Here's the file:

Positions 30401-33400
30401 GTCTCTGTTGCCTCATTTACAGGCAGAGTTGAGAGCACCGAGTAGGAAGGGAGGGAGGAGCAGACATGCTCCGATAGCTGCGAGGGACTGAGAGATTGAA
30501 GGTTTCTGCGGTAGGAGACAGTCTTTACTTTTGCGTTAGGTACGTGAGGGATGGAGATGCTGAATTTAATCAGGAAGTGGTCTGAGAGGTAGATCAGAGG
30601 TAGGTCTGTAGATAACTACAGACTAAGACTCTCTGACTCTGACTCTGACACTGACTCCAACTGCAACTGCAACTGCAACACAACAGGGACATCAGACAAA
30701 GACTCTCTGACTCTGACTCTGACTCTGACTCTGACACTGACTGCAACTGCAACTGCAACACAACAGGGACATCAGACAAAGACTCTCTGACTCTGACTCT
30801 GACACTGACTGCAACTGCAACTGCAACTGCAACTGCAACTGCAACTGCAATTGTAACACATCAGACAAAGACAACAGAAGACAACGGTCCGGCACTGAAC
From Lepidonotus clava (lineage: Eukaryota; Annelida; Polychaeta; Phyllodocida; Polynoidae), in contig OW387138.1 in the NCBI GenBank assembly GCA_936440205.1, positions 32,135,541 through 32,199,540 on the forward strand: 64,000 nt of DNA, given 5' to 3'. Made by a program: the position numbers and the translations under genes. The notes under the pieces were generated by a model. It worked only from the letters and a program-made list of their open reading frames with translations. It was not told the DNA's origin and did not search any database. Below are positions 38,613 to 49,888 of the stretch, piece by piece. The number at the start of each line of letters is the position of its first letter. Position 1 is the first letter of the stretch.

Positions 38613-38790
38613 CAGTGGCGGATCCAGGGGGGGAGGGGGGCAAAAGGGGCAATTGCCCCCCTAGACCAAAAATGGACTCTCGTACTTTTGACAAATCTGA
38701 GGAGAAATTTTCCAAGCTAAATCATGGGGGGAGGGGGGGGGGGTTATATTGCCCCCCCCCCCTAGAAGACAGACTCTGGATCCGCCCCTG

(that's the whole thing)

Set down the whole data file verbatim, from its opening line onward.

Positions 30401-33400
30401 GTCTCTGTTGCCTCATTTACAGGCAGAGTTGAGAGCACCGAGTAGGAAGGGAGGGAGGAGCAGACATGCTCCGATAGCTGCGAGGGACTGAGAGATTGAA
30501 GGTTTCTGCGGTAGGAGACAGTCTTTACTTTTGCGTTAGGTACGTGAGGGATGGAGATGCTGAATTTAATCAGGAAGTGGTCTGAGAGGTAGATCAGAGG
30601 TAGGTCTGTAGATAACTACAGACTAAGACTCTCTGACTCTGACTCTGACACTGACTCCAACTGCAACTGCAACTGCAACACAACAGGGACATCAGACAAA
30701 GACTCTCTGACTCTGACTCTGACTCTGACTCTGACACTGACTGCAACTGCAACTGCAACACAACAGGGACATCAGACAAAGACTCTCTGACTCTGACTCT
30801 GACACTGACTGCAACTGCAACTGCAACTGCAACTGCAACTGCAACTGCAATTGTAACACATCAGACAAAGACAACAGAAGACAACGGTCCGGCACTGAAC
From Lepidonotus clava (lineage: Eukaryota; Annelida; Polychaeta; Phyllodocida; Polynoidae), in contig OW387138.1 in the NCBI GenBank assembly GCA_936440205.1, positions 32,135,541 through 32,199,540 on the forward strand: 64,000 nt of DNA, given 5' to 3'. Made by a program: the position numbers and the translations under genes. The notes under the pieces were generated by a model. It worked only from the letters and a program-made list of their open reading frames with translations. It was not told the DNA's origin and did not search any database. Below are positions 38,613 to 49,888 of the stretch, piece by piece. The number at the start of each line of letters is the position of its first letter. Position 1 is the first letter of the stretch.

Positions 38613-38790
38613 CAGTGGCGGATCCAGGGGGGGAGGGGGGCAAAAGGGGCAATTGCCCCCCTAGACCAAAAATGGACTCTCGTACTTTTGACAAATCTGA
38701 GGAGAAATTTTCCAAGCTAAATCATGGGGGGAGGGGGGGGGGGTTATATTGCCCCCCCCCCCTAGAAGACAGACTCTGGATCCGCCCCTG